Exercise throughout pregnancy can keep you fit and help ensure your baby grows optimally. Even though the scientific evidence is insufficient to support exercise as a natural method of labor induction, it's possible that getting moving will move things along. When performed safely, exercise late in pregnancy can help to ensure your body is in the best shape possible for labor and delivery. Talk to your health care provider before beginning any exercise program during pregnancy.
Fit for Delivery
Healthy women should aim for 2 1/2 hours of moderately intense exercise each week throughout pregnancy, according to the Centers for Disease Control and Prevention. Opt for invigorating walks and low-impact, moderate-intensity aerobic exercise such as yoga, stationary bicycling or swimming. Aim for at least 10 minutes of activity at a time.
While exercise in the final weeks of pregnancy can help keep your body fit and better prepared for the hard work ahead, now isn’t the time to begin a grueling workout regimen if you’ve been sedentary throughout your pregnancy. Instead, speak to your health care provider and start slowly, incorporating just a few minutes of exercise at a time to help condition your body.
Prepare for Labor
Whether you're starting at the beginning or end of your pregnancy, certain exercises can help to keep ease pregnancy aches and prepare your body for labor. For example, Kegel exercises strengthen the pelvic floor, while pelvic tilts can relieve a backache and strengthen your abdominal muscles. On all fours with your back straight, pull in your abdominal muscles and arch your back, hold for a few seconds and then return to the starting position.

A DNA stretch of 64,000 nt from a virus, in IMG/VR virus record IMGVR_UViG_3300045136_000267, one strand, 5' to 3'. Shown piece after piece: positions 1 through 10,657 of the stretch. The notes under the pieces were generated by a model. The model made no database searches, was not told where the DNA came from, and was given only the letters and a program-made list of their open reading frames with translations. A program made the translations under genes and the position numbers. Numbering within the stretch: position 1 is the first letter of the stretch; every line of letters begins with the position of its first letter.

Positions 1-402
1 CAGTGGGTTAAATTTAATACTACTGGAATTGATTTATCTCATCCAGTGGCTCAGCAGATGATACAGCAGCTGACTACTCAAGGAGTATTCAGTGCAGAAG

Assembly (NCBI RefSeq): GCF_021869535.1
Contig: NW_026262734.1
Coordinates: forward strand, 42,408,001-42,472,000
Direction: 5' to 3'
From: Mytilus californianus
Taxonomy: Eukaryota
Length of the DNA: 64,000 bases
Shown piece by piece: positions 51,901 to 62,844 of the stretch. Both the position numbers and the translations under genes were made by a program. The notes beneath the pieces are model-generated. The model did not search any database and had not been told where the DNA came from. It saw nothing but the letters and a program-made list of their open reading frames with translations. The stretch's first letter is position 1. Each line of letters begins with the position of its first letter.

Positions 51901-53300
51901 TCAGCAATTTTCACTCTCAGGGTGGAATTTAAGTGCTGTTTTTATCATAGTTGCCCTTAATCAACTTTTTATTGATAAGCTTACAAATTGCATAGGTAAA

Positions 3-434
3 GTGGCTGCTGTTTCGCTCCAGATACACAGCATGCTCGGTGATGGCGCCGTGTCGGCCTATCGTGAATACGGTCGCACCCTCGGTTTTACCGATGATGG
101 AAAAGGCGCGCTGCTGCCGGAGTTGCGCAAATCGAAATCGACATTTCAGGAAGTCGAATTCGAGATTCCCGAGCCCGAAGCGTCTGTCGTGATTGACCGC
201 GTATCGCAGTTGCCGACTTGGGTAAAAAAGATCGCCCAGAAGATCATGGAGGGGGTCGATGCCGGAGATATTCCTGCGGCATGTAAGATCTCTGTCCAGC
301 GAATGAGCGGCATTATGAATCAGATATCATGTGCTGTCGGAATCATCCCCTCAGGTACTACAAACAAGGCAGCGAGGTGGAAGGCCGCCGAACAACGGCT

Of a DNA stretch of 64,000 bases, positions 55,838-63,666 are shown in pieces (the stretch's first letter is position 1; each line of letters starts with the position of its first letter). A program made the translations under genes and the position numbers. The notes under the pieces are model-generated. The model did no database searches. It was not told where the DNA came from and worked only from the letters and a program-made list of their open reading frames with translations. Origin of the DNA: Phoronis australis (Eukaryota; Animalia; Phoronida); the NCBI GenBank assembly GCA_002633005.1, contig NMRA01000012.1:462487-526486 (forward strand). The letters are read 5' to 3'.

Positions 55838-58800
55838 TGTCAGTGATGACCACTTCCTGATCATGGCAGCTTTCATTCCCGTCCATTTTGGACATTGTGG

Squatting can help to open the pelvic outlet during labor, explains the American Pregnancy Association. Practice this exercise frequently to strengthen muscles. Ensure to support your back against a wall as you descend into each squat.
Give Labor a Nudge
Once your baby has dropped in your pelvis, walking can potentially help to promote the onset of labor because your baby's head applies pressure to your cervix as you move, explains the OBGYN North website. Standing also can potentially help to move pregnancy in the right direction as gravity may encourage your baby to move downward.
Another exercise that may work in a similar fashion is climbing stairs. However, take it slowly to avoid wearing yourself out, particularly if you haven't been power walking your way through pregnancy.
Whenever exercising during pregnancy, never exert yourself to the point of breathlessness or exhaustion because this signals that an insufficient oxygen supply is making its way through your body and to your baby.
Avoid exercise during the second and third trimesters that requires lying on your back as the weight of your uterus can restrict blood flow through the inferior vena cava, according to the KidsHealth website. Avoid straining your lower back muscles during weight-training exercises, and stay away from contact sports and activities that increase the risk of a fall, advises the American Pregnancy Association website. Be sure to keep up with fluid intake during exercise to avoid dehydration.